Indicators of low clinical risk

There is abundant evidence that low risk in patients presenting with chest pain can be

0733-8651/05/$ - see front matter © 2005 Elsevier Inc. All rights reserved. doi:10.1016/j.ccl.2005.08.016 recognized on presentation and that this group neither requires nor benefits from traditional intensive care or extended observation in a monitoring unit. Lee and colleagues [16] reported that in patients admitted to rule out a coronary event, those with < 5% probability of acute MI could be identified by type of chest pain, past history, and initial ECG. Extension of this approach to over 4600 such patients demonstrated that the initial clinical assessment could distinguish those with < 1% probability of major complications [17]. The prognostic utility of the initial ECG alone in patients admitted to rule out MI was demonstrated by Brush and colleagues [18] in their report that a negative ECG on admission was associated with a 0.6% rate of serious complications during hospitalization compared with a 14% incidence in those with an abnormal ECG [18]. An earlier study indicated that a normal ECG in patients admitted for preinfarction angina predicted benign early and late outcomes in contrast to ECG evidence of ischemia, which correlated with markedly increased cardiac morbidity and mortality [19]. These findings were confirmed by Schroeder and colleagues [20] in their report that in patients in whom MI was ruled out, ECG evidence of ischemia was associated with a 1-year mortality similar to that of post-MI patients. An important concept to emerge from these studies is that although the cause of chest pain is frequently elusive, basic clinical tools provide powerful estimates of cardiac risk.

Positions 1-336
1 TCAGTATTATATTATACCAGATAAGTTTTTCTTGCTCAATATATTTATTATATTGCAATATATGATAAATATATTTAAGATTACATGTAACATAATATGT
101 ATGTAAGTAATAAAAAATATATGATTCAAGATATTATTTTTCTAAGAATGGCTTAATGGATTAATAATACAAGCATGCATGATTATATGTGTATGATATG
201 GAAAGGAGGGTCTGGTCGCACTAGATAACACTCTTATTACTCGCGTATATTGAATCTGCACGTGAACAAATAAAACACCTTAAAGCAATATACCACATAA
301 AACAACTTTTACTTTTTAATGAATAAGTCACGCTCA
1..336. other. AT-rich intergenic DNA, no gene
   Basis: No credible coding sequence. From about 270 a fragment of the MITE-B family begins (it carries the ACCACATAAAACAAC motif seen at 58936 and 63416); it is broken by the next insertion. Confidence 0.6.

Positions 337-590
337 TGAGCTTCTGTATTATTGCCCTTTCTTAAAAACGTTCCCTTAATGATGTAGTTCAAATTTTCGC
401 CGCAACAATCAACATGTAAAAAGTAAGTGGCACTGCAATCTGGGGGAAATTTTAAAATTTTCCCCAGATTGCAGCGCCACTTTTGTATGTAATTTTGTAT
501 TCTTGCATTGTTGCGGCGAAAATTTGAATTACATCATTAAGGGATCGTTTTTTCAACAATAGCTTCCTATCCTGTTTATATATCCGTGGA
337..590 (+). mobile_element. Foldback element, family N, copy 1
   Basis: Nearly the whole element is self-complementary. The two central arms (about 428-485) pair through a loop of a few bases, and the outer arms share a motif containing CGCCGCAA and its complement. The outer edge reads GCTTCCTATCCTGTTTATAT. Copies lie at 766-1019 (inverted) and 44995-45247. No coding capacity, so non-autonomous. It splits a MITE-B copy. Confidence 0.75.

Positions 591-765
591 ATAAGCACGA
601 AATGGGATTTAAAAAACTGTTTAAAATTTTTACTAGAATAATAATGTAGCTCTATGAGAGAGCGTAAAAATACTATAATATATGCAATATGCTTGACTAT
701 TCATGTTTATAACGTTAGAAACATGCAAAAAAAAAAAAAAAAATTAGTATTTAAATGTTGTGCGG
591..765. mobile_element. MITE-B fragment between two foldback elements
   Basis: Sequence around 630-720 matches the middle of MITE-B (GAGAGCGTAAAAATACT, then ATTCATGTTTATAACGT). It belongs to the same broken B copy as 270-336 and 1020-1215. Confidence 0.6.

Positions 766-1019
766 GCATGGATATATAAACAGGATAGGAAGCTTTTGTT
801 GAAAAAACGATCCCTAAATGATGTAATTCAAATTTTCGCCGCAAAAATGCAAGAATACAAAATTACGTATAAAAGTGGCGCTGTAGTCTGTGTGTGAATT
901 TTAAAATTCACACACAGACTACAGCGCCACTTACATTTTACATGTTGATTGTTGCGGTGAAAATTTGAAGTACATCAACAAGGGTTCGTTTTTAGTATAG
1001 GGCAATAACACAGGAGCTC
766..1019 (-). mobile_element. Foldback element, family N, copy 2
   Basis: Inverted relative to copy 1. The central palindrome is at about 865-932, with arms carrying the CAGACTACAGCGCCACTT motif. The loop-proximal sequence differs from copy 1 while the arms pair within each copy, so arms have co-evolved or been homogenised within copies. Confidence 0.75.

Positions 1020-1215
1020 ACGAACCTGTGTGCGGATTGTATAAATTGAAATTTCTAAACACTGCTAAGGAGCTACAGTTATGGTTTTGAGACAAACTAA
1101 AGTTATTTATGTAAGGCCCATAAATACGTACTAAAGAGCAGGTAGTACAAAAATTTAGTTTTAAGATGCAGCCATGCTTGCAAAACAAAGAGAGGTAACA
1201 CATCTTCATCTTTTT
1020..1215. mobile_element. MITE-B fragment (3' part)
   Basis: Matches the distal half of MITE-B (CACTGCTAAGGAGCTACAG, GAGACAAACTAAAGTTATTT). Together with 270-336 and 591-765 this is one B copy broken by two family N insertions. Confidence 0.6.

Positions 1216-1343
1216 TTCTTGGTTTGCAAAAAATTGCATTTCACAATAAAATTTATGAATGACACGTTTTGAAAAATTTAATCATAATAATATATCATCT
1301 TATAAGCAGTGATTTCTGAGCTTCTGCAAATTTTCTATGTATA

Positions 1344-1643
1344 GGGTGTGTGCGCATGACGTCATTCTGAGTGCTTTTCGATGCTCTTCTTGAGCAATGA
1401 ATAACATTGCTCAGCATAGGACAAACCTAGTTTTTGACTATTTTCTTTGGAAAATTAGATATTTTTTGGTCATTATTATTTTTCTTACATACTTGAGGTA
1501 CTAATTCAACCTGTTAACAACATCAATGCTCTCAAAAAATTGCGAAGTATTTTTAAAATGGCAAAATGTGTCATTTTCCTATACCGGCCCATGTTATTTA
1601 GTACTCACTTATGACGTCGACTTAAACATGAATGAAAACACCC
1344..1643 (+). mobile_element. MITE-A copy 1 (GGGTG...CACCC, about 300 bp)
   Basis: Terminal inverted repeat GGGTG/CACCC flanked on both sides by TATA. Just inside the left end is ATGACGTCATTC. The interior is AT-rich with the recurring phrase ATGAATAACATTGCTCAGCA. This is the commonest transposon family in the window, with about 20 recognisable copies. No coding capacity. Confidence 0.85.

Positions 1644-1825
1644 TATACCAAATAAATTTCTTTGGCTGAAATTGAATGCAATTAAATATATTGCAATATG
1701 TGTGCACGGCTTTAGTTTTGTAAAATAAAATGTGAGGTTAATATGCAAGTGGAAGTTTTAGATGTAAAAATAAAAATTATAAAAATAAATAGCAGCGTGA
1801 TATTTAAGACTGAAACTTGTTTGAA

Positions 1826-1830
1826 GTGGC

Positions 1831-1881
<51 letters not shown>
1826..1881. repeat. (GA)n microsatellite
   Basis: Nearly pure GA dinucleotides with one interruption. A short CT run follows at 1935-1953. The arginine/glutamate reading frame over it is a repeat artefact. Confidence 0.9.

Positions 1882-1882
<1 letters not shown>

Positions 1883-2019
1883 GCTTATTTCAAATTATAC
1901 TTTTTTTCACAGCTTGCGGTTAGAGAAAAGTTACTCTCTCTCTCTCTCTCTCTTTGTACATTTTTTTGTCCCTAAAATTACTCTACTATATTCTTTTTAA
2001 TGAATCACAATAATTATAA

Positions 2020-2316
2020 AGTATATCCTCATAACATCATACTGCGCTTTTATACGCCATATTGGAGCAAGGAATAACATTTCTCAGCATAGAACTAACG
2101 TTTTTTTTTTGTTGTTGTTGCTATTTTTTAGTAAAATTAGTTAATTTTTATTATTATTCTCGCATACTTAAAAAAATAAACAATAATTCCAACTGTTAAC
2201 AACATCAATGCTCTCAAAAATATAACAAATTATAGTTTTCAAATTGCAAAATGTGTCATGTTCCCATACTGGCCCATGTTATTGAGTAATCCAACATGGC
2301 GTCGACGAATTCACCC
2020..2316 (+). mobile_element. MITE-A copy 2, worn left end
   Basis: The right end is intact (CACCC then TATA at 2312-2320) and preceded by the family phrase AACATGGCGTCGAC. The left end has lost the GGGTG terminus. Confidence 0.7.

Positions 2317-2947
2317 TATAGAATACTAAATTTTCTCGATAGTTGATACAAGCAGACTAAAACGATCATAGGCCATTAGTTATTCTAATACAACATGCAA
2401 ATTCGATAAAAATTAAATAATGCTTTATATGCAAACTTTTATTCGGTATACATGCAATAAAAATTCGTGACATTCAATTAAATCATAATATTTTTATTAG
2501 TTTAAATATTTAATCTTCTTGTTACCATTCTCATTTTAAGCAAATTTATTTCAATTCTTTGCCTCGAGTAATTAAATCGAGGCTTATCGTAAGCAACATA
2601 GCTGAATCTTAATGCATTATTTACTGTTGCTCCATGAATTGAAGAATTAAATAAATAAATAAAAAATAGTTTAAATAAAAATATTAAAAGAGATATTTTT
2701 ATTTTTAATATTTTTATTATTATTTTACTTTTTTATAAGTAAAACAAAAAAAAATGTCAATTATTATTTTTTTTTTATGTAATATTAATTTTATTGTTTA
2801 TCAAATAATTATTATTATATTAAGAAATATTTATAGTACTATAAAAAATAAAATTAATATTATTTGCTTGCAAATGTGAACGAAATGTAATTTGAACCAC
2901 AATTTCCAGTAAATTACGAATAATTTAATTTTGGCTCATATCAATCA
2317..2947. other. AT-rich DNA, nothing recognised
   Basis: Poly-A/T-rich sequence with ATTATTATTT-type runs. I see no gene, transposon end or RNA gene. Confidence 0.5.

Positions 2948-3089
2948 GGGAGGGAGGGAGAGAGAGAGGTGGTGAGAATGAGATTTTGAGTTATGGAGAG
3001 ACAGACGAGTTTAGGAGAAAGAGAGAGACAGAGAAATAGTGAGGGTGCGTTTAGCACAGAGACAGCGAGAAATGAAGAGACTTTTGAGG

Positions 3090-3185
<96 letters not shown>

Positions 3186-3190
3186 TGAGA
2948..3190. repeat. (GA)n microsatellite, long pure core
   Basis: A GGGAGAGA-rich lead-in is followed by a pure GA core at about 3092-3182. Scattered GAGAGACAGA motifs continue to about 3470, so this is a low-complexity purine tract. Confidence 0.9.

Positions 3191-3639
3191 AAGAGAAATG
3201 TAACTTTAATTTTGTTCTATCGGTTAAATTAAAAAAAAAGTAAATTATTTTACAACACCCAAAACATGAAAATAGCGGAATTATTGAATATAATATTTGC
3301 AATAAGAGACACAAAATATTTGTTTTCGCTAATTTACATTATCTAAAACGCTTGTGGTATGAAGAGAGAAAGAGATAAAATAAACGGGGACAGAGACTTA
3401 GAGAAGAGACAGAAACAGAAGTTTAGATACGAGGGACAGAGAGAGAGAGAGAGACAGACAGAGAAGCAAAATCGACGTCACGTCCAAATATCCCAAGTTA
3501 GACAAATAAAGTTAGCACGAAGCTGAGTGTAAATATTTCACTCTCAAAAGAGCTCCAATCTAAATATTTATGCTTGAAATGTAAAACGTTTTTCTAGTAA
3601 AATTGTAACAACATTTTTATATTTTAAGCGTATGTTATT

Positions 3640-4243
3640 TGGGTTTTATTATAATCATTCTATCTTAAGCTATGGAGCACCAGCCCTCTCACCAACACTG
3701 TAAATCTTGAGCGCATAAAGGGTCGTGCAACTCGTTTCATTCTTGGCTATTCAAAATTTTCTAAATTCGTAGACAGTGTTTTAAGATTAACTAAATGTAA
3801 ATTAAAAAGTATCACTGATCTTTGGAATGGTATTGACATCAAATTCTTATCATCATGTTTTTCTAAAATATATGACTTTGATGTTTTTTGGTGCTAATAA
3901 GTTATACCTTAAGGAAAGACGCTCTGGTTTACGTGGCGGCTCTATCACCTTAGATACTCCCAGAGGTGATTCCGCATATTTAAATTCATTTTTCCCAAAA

Recognition of low clinical risk stimulated alternative approaches to conventional coronary care, such as reduced time in the CCU [21,22], direct admission to a step-down unit [23], and observation in a short stay unit [24]. Recent innovations in the management of low-risk patients include guidelines, critical pathways, new serum markers of cardiac injury, novel ECG monitoring systems, early noninvasive cardiac imaging, early treadmill exercise testing, coronary calcium screening in the ED, noninvasive coronary angiography by CT and conventional coronary angiography [8-15,21].

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